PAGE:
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  1. #61
    Administrator Country: Wales Steve Crook's Avatar
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    Quote Originally Posted by MikeB View Post
    My kids regard drinks/popcorn/Pick n' Mix as part of the whole experience
    So they've been brainwashed. Don't you fight against it?

    I wonder where the brainwashing started? Was it with multiplexes?

    Steve

  2. #62
    Senior Member Country: Scotland narabdela's Avatar
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    I'm all for the civilized independent cinemas where you can sit down and have a beer/coffee/meal before or after the show, but eating inside the auditorium is a no-no.

  3. #63
    Senior Member Country: England cassidy's Avatar
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    Quote Originally Posted by narabdela View Post
    I'm all for the civilized independent cinemas where you can sit down and have a beer/coffee/meal before or after the show, but eating inside the auditorium is a no-no.
    I wonder if there are any "old Finchleyans" on the forum who remember the old Gaumont Finchley back in the 50's when it had it's own restaurant where it was possible to get lunch, high tea or a snack during the day but not I think during the evening. If I remember rightly a three course lunch cost about 3/6d. Those were the days.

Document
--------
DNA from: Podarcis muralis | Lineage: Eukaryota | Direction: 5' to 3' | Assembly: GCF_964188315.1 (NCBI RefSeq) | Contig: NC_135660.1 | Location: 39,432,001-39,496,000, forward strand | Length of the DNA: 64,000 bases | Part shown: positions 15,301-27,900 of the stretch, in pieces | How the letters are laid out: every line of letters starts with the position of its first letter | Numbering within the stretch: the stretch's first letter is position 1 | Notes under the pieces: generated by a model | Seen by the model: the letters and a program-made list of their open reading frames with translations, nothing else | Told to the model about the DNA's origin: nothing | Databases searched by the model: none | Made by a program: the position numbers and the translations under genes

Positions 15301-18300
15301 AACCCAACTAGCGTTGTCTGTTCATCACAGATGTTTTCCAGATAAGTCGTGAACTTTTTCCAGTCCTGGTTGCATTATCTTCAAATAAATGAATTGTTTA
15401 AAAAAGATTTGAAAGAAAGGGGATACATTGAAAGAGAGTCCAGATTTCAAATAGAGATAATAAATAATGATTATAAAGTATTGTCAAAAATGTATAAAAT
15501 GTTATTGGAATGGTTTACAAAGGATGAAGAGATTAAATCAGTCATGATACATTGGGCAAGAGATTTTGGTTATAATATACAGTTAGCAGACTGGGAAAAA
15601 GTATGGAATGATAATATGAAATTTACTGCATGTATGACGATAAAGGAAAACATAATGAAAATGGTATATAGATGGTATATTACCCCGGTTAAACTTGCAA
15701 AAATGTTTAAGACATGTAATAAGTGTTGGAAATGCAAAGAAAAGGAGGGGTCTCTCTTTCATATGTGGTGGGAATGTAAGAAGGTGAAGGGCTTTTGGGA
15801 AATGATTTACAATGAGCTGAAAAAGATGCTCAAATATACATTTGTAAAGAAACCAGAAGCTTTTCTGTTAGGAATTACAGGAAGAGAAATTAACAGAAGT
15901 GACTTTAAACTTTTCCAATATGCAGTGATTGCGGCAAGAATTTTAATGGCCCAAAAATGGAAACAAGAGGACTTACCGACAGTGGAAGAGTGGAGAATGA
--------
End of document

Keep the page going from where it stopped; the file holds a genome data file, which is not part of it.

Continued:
4. #64
    Senior Member Country: UK
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    I dont think they've been brainwashed - its a treat for them, and going to the cinema is a pretty rare event. In fact going to the theatre etc has always had an element of buying food/drink whilst watching the entertainment. Just think of the snack sellers in the Coliseum ('Lark Tongues'!), and 19th century theatres were often as much eating/drinking establishments as they were theatres (they certainly were when it cam to the music hall circuit). I think Charlie Chaplin observed that his father probably drank most of his wages from performing before he'd even left the theatre. Even now, try and find a place at the bar during the interval at a theatre - we like a drink with our entertainment.

    By the 1920's, I'm pretty sure cinema's were selling sweets/chocolates/nuts (although during the twenties, US cinema chains banned popcorn - they didn't want to ruin their carpet - http://www.smithsonianmag.com/arts-c...475063/?no-ist ), and thats continued ever since. Of course US chains changed their mind during the Depression about pop corn (if it made money, they were all for it), although I suspect thats a more recent addition to the mix in the UK. However, the person selling ice cream at the front of the house during the intermission must have been a fixture for a long time, so UK cinema's were certainly selling food as well.